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Blog Michael Schwalm Oracle Database 12c: Flashback Data Archive (FDA) - new features

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Oracle Database 12c: Flashback Data Archive (FDA) - new features

Oracle Database 12c was published in June and among the new features of this release are multiple improvements of the Flashback Data Archive (FDA), an option also known as Oracle Total Recall. In this post, I will present the new features coming with Oracle 12c.



Before speaking about these improvements, let me point out the main concept of Oracle FDA.

Flashback Data Archive appeared with Oracle 11g and improved the flashback technology introduced with earlier releases of Oracle Database:

  • Flashback technology offers a solution to recover from human errors and logical corruptions based on undo data or flashback logs.
  • FDA adds the ability to store database information for a long time - for archiving or restoring purposes - based on a dedicated archive tablespace. Data is still accessed with flashback queries (SELECT ... AS OF SCN ...), but the undo retention is not significant any more, since undo data is immediatly archived in the FDA during the FDA retention period.

There are three scenarios where FDA can be useful:


1) Keeping historical data changes during a predefined retention

For example, a company that wants to keep important data during ten years for a legal reason can use FDA. Data exceeding the retention period will be automatically purged, without any administrative action


2) Navigating in time - like in a "time machine"

With FDA it is possible to go back into the past to get data for comparison purposes. For example, a company that wants to know what its stock was in the beginning of the year can use FDA to compare past data with the current values.


3) Recovering data after a bad manipulation

If some records have been removed or updated accidentally, FDA can be used in order to recover the values with a single query. However, reference constraints are not preserved by FDA.

The following picture, extracted from the Oracle documentation, shows how FDA works:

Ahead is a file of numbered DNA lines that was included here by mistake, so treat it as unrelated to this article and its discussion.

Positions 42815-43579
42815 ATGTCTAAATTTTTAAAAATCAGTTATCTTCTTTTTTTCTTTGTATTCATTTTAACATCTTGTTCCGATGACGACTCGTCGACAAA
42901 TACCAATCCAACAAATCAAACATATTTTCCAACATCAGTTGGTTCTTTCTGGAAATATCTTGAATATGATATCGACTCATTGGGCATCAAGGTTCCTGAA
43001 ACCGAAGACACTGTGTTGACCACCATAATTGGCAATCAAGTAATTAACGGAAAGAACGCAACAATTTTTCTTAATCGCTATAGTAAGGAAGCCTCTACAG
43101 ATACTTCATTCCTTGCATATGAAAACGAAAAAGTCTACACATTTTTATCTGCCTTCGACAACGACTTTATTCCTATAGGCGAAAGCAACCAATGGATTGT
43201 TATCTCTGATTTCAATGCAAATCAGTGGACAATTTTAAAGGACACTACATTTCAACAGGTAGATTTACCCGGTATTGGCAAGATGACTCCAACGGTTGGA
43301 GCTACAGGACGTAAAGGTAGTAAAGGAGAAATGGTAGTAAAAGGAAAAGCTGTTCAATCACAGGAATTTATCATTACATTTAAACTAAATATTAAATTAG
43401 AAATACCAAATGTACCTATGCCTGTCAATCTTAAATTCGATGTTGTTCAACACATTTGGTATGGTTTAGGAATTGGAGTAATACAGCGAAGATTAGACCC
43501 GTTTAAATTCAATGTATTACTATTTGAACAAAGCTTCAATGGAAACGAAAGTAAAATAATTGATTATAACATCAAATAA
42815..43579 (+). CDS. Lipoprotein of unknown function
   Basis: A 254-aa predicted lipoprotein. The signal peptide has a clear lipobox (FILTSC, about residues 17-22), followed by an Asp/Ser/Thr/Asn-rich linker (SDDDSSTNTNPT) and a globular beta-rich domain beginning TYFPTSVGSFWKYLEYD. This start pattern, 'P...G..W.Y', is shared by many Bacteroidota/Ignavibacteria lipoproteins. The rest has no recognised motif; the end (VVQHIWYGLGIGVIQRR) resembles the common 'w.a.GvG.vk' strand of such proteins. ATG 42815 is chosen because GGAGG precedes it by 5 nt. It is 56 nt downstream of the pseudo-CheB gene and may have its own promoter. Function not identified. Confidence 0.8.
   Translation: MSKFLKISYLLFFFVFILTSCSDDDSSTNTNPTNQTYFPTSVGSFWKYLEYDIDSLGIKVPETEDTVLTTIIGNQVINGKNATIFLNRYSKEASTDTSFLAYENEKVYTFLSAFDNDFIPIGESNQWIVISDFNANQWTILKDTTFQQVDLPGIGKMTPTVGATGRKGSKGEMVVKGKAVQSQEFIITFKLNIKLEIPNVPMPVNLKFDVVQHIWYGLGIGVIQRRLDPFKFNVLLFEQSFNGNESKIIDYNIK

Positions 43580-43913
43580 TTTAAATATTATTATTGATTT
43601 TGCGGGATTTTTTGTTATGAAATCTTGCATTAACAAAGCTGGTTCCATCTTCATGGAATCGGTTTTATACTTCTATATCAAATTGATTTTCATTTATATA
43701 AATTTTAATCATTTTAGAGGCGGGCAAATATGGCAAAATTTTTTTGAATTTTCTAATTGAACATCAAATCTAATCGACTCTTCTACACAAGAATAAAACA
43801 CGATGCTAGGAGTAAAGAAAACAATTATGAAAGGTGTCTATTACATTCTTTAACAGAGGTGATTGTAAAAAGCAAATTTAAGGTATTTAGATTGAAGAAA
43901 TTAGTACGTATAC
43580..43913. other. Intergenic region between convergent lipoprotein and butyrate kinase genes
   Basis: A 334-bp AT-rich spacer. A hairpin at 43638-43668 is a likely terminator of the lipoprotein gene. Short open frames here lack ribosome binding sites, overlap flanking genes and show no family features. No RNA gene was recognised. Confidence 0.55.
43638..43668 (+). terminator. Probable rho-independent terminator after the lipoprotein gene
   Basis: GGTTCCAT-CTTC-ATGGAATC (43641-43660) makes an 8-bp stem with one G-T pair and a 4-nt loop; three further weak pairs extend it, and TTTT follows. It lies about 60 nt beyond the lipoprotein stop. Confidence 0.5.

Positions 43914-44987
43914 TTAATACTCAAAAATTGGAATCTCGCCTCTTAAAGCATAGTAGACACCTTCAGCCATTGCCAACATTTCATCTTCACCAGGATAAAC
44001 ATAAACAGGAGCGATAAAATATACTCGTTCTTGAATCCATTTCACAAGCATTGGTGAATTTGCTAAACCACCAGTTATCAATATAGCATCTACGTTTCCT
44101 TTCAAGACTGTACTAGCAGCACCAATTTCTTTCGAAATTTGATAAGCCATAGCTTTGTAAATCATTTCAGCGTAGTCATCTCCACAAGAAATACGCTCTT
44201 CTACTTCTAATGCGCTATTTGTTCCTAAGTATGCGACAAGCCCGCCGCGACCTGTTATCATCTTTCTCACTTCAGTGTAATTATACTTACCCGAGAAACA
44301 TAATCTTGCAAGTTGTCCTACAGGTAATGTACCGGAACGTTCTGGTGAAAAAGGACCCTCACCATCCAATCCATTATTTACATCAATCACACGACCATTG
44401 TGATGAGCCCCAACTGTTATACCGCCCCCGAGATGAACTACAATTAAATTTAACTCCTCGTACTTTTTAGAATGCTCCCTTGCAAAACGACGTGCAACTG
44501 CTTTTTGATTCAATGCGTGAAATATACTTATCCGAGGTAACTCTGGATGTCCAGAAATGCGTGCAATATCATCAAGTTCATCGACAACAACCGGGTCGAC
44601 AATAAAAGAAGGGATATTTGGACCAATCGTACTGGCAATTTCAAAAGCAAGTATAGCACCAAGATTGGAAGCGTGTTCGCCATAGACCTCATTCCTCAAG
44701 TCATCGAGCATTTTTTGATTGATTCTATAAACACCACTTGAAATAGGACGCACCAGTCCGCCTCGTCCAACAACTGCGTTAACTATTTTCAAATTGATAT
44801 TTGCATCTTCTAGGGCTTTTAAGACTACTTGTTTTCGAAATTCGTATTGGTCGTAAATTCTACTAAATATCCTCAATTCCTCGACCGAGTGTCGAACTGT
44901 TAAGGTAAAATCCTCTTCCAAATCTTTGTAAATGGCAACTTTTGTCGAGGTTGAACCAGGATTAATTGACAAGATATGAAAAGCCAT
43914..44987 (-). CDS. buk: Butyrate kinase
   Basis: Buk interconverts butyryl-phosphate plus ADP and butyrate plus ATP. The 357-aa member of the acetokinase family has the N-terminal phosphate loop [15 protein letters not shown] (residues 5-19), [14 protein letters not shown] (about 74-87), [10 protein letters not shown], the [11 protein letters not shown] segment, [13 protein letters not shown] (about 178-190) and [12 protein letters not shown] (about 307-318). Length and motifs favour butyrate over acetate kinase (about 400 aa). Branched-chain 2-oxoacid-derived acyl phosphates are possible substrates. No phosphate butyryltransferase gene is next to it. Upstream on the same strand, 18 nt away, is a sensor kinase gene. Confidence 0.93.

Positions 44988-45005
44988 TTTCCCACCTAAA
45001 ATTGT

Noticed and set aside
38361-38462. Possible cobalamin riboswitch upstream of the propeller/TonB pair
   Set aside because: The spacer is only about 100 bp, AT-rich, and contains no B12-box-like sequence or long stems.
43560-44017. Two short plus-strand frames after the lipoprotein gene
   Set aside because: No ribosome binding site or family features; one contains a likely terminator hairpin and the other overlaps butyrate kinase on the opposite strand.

Each information written in the undo tablespace is also written in the FDA by the FBDA background process.


Setting up your environment

I enabled FDA on an Oracle database in order to test the new features.

 First, I created a dedicated tablespace for FDA:


SQL> create tablespace TBS_FDA datafile '/u01/oradata/DB12C/tbs_fda1.dbf' size 2G;


Then, I created a user to access the database, with correct roles and permissions to create tables and use the FDA.


SQL> create user msc identified by *** quota unlimited on USERS,TBS_FDA;
SQL> grant FLASHBACK ARCHIVE on FBA1 to msc;


As "msc" user, I created a flashback archive file:


SQL> connect msc/***
SQL> create flashback archive default FBA1 tablespace TBS_FDA retention 2 day;


Finally, I created a table in the msc schema and performed some DML:


SQL> create table tb_products(prod_id number, prod_desc varchar(50)) flashback archive;
SQL> insert into tb_products values (1,'Oracle 9i');
SQL> insert into tb_products values (2,'Oracle 10g');
SQL> insert into tb_products values (3,'Oracle 11g');
SQL> commit;


With the table DBA_FLASHBACK_ARCHIVE_TABLES, we can see if FDA is activated in the table tb_products:




-------------- --------------------------- -------------------------- ----------
TB_PRODUCTS    FBA1                        SYS_FBA_HIST_91091         ENABLED


Oracle 12c new features

There are some FDA improvements in Oracle Database 12c:


1) User context tracking

This new feature allows tracking the user context and makes it easier to know which user made which changes in a table.

To track user-contexts, Oracle has created two new subprograms in the DBMS_FLASHBACK_ARCHIVE package as well as a new table.


  • "set_sys_context" procedure

This procedure allows to set the level of user-context to return. It has only one parameter (LEVEL).

The possible values for the LEVEL parameter are:

  • ALL: Obtain all information from sys_context
  • TYPICAL: Provides the user id, the global user id and the hostname
  • NONE: Nothing

To enable the database to capture user-context, the procedure must be run once with "ALL" or "TYPICAL" value. Example for ALL:


SQL> exec dbms_flashback_archive.set_context_level(level=> 'ALL'); 


  • "get_sys_context" function

This function returns the user-context only if the procedure set_sys_context was previously run with a LEVEL different of NONE.

The function has 3 parameters:

  • XID: Transaction identifier provided by the archive history table
  • PARAMETER: Parameters of namespace

 As an example, I have performed an update to generate an XID in the archive table SYS_FBA_HIST_91091: